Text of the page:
One of the questions at the heart of inspecting asks whether or not it’s reasonable for an inspector to identify all of the reportable conditions throughout the home?
Understanding that an inspector can only identify what is visible on the day of the inspection and that he or she cannot move furnishings, tear open walls, or spend an inordinate length of time doing the inspection, the answer is, “no”. Realistically, the possibility always exists some conditions will be missed, particularly where barriers such as foliage, stored items and furniture limit access. With older homes, some hidden conditions simply cannot be detected, no matter how experienced the inspector may be. In fact, there are inspection experts who claim that identifying, “only”, 90% of existing conditions during an inspection is rare and 80% exemplary. Also, different home inspectors may see things the other won’t, even if they were trained side by side. It should be no surprise that two equally qualified and diligent inspectors may each inspect the same home on two consecutive days and identify slightly different conditions. That’s just part of being human, not necessarily a bad inspector versus a good one.
Another very important point to understand is that a home inspector is not required to diagnose why a particular condition is present. Standards of Practice clearly state the role of an inspector is to detect, evaluate and direct to a professional. Certainly the inspector may have some notion of the etiology of certain conditions, but it still remains the role of the professional to diagnose, not the inspector. Further, diagnosing often requires destructive discovery, which is outside the home inspector’s scope of practice. Consider where an inspector detects signs of moisture or decay in the structure. Being prohibited from tearing things apart, the inspector cannot determine what the moisture source is or how widespread the decay may be. This is why it is so important to only have work performed by licensed, experienced and qualified professionals who understand their role in diagnosing the scope and cause of the condition and also mitigating the cause, rather than simply fixing the obvious.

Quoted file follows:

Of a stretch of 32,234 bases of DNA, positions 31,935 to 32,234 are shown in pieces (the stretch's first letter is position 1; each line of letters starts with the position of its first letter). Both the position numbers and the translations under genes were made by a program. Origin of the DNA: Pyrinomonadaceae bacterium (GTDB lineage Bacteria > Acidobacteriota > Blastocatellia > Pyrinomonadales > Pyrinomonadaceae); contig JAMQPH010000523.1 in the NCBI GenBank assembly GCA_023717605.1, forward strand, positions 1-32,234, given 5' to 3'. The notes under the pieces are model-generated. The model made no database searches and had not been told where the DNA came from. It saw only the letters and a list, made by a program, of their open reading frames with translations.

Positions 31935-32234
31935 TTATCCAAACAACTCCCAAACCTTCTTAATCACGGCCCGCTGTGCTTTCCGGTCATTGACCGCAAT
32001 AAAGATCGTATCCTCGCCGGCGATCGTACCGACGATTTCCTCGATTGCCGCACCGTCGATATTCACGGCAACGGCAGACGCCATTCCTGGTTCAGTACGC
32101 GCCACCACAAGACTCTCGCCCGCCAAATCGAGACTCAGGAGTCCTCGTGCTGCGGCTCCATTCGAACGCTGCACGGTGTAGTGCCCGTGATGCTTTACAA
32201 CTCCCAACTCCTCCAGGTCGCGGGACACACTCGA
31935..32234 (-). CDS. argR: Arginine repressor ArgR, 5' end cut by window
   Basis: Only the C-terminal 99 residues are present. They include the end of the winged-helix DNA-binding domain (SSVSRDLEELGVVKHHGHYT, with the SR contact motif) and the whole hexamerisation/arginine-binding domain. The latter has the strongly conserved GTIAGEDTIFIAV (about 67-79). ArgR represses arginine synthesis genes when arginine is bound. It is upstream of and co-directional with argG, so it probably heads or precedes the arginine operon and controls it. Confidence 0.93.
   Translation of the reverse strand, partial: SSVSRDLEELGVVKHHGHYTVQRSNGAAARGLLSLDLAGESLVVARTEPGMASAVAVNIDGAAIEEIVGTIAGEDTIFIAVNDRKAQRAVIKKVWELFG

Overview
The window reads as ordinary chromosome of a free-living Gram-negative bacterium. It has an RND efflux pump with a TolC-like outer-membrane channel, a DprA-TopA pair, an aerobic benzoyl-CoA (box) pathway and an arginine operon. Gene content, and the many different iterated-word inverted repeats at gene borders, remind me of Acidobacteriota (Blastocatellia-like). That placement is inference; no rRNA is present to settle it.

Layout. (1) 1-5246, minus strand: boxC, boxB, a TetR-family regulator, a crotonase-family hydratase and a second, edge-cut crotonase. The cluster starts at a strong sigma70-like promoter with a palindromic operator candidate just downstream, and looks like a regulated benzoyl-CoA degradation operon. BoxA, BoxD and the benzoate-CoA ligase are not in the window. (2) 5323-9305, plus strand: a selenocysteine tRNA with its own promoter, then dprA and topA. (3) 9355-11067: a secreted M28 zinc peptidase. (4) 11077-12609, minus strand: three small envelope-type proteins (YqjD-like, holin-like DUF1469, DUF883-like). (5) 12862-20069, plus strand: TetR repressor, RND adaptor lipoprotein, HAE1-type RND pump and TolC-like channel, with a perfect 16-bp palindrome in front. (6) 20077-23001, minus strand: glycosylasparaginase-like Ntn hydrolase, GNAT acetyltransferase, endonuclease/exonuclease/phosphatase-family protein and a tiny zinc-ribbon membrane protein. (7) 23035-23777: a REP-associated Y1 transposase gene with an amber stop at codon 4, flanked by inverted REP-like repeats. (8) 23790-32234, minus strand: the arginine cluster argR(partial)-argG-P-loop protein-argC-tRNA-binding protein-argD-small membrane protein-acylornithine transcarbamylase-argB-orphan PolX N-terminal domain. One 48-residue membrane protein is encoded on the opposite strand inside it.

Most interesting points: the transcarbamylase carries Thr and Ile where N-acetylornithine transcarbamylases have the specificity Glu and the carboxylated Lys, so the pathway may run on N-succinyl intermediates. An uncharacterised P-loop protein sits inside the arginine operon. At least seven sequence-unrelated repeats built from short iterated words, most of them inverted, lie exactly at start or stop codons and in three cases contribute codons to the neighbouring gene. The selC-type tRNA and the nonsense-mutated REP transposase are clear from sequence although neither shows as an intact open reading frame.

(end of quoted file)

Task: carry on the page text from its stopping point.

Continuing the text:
Lastly, and most importantly, a home inspector is not a Real Estate Agent. Every time I have performed an inspection where the buyer is not represented by a realtor I am asked questions I cannot, or will not answer. I have fielded as many as 18 phone calls related to a single inspection and could offer neither advice nor guidance as all of the buyer’s questions were related to issues which were outside my scope of practice.
Simply put, an inspector cannot help you decide if the price is right, what issues to negotiate over, what form to use, who should fix what, whether the septic tank should be pumped, who checks the well water, where the greenbelt ends, and so on. These issues require the expert guidance and help of a realtor, not an inspector. There is no disputing the importance of having a home inspection performed when purchasing any home. The only thing more important is making certain your home buying transaction begins and ends with a professional Real Estate Agent by your side.
Larry Stamp AD, BS, RREI Cameo Home Inspection Services